In a world brimming with constant change and uncertainty, the rules of corporate communication are undergoing a profound transformation. During her insightful keynote address, Rebecca Wilson, EVP – International at WE Communications, unveiled a fresh perspective on the evolving dynamics of corporate work. With the compelling theme, “It’s Personal – The New Rules of Corporate Work,” Rebecca Wilson examined the pressing need for brands to align with the personal, urgent, and real concerns of today’s individuals.
A Paradigm of Urgency
Today, we are grappling with a myriad of existential threats – like a precarious global economy, soaring inflation, the dire impacts of climate change, and the looming uncertainties of an AI-powered future. These challenges are prompting people to instinctively reach for the metaphorical oxygen mask to safeguard their survival. In response to these mounting crises, our needs have become more immediate and personal – intensifying the urgency of addressing them.
Expectations & Commitments: The Gap
Rebecca Wilson pointed out a critical gap in the corporate world. While brands increasingly feel the pressure to be part of the solution in these tumultuous times, many remain steadfastly focused on larger, longer-term commitments. In contrast, the anxieties of most individuals are immediate, personal and unrelenting. This ‘disconnect’, characterized by the dissonance between the immediate needs of people and the topics companies predominantly discuss, signifies a rapidly changing communications landscape. To navigate this new terrain, brands require a revised rule book.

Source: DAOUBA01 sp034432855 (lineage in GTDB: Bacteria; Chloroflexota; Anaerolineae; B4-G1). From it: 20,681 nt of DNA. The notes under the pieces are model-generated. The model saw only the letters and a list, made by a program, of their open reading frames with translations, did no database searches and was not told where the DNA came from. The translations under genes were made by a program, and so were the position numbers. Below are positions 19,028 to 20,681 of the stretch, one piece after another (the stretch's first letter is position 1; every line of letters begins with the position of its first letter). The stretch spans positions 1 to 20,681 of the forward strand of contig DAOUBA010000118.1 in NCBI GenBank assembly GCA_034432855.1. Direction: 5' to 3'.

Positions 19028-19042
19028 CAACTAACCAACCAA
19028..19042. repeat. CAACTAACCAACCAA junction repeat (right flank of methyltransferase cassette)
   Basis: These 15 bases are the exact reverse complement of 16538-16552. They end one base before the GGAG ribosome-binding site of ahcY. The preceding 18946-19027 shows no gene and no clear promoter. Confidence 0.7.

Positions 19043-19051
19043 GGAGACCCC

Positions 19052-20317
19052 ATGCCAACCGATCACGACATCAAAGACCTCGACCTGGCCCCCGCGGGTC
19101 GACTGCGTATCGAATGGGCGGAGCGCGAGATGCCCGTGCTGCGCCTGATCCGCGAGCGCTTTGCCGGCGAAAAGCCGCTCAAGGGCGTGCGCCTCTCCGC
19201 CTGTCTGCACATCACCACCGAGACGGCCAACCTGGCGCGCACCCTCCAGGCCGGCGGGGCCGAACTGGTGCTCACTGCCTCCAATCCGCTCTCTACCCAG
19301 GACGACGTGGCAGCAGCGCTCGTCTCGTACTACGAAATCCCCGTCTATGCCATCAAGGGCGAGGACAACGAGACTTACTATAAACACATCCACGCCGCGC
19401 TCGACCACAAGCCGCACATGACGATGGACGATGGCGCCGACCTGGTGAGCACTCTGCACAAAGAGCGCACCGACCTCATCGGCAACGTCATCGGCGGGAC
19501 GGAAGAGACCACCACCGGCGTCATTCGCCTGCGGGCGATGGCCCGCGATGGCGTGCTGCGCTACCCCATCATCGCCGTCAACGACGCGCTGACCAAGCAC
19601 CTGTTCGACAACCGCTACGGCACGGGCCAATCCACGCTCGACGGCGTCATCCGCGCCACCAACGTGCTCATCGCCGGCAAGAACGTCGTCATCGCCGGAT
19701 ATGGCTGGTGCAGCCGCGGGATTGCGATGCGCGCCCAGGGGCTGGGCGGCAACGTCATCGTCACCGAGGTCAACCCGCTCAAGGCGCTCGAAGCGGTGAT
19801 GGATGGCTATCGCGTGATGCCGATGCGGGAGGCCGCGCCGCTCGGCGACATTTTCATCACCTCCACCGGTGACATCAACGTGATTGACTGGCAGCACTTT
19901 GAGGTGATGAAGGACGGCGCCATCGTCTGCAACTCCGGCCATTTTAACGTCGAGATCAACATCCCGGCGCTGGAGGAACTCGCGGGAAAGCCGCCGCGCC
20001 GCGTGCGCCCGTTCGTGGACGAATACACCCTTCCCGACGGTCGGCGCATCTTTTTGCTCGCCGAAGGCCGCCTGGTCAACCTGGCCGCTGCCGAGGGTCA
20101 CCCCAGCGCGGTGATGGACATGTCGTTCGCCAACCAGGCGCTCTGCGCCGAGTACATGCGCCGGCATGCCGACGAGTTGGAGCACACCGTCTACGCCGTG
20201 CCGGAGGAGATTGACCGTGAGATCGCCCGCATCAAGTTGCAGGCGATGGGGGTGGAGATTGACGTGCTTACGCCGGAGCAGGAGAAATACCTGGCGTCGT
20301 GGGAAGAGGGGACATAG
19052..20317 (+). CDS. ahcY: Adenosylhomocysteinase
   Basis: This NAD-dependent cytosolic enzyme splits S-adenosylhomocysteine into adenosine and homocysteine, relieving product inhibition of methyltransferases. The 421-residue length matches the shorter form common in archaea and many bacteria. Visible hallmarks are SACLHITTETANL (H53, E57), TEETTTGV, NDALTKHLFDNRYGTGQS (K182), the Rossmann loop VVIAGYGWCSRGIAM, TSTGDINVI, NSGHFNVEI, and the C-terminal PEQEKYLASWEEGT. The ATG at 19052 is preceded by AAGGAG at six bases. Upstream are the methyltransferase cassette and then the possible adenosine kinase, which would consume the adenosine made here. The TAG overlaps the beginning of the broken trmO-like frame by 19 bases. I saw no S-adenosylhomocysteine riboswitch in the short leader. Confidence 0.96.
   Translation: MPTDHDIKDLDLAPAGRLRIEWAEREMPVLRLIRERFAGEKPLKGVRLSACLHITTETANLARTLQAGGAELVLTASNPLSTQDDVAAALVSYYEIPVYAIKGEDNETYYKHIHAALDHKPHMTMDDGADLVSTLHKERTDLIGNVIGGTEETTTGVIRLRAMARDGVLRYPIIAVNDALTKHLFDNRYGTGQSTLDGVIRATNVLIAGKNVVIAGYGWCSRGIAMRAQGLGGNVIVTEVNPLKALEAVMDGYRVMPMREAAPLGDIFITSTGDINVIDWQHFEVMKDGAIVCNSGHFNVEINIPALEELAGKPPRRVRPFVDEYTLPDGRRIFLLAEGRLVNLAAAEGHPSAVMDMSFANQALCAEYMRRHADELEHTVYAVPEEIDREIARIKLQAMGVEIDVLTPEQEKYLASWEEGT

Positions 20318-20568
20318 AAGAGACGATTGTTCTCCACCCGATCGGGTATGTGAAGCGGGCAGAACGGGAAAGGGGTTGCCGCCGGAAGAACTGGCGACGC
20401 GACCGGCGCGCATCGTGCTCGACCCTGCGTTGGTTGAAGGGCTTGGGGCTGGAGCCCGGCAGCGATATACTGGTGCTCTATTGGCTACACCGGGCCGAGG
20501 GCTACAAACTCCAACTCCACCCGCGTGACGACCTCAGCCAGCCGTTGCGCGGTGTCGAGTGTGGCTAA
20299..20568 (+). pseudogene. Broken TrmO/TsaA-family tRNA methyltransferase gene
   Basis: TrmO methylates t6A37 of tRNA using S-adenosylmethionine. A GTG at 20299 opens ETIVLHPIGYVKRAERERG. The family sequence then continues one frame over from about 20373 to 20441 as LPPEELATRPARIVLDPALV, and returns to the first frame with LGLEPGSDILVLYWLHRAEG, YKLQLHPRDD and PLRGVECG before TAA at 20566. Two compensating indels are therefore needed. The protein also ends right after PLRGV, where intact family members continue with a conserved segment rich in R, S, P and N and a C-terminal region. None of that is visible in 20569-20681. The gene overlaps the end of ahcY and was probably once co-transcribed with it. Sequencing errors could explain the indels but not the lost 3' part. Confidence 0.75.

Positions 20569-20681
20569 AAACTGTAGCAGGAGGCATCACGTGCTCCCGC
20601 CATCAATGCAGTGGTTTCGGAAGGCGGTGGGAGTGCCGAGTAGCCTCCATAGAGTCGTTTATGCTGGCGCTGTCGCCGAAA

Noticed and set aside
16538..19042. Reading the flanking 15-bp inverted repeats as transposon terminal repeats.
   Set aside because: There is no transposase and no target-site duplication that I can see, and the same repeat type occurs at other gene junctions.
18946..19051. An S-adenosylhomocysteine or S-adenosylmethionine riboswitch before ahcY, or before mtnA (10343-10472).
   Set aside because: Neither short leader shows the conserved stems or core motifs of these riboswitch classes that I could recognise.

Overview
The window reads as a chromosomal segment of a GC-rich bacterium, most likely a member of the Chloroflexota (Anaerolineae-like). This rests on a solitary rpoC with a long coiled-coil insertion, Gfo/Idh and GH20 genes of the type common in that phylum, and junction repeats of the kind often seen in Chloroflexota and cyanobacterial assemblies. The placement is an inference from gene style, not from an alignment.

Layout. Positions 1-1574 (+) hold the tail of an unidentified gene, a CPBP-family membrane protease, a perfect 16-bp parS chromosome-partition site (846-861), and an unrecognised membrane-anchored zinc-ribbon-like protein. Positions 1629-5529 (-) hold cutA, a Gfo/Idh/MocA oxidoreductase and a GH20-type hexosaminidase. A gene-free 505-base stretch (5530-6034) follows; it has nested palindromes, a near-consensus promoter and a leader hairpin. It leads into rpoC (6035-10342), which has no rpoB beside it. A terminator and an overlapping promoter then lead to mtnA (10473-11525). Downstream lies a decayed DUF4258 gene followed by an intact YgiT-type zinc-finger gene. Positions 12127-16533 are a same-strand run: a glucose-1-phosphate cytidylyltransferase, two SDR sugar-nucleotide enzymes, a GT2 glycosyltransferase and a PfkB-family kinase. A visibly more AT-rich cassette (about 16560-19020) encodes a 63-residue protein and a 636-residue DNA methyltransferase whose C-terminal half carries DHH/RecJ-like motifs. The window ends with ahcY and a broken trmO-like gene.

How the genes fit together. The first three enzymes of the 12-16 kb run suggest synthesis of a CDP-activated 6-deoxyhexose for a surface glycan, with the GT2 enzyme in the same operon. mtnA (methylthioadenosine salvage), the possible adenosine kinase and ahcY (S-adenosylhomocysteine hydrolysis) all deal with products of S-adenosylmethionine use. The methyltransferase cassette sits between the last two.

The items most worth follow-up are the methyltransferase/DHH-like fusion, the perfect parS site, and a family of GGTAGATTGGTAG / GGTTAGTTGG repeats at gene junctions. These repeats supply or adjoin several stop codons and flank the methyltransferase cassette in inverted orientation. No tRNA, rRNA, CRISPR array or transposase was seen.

Unveiling Global Insights
To shed light on these evolving dynamics, Rebecca Wilson introduced the results of their annual Brands in Motion research, conducted on a global scale. The comprehensive survey encompassed fifteen thousand participants across seven countries, including Australia, Germany, India, Singapore, South Africa, and the USA.
Pivotal Concerns & Expectations
One of the most striking findings of the research is that the anxieties of individuals are increasingly focusing on core concerns. Issues such as the cost of living, sustainability, employee welfare, and artificial intelligence have ascended to the forefront of their worries. These matters are causing high levels of anxiety across various demographics and markets, as more people prioritize their immediate needs.
Growing Expectations from Brands
In the face of these escalating concerns, people are looking to brands, along with the government and media – to provide stability in an increasingly volatile environment. The role of brands in society is expanding, and individuals expect companies to be responsive to their immediate needs.
The Impact on Corporate Reputation
In the midst of such volatility, here’s a reality check. A brand’s management of its corporate reputation can be the make or break factor. Traditional communication approaches and long-standing corporate reputation strategies must evolve to align with these new expectations. Brands that fail to adapt risk appearing tone-deaf and out of touch – potentially losing both customers and employees.
Adapting to the New Rules of Reputation
The future of corporate communication is upon us, and brands must adapt to the new rules of reputation. So, what has their research uncovered? One notable revelation is the increasing presence of “purpose cynics.” To elaborate, this group believes that brands should not be involved in societal issues and suspects that brands with a societal stance are primarily motivated by profit. This skepticism has grown in recent years.
Opening Up An Opportunity for Greater Transparency
To counteract the surge in cynicism from various stakeholders, transparency emerges as a powerful antidote. More than half of the survey respondents expressed a desire for increased brand communication, during times of uncertainty. Approximately three-quarters of participants concurred that brands should be transparent when communicating their actions in response to emerging societal issues. Transparency not only applies to performance and purpose but extends to how employees are treated within the organization.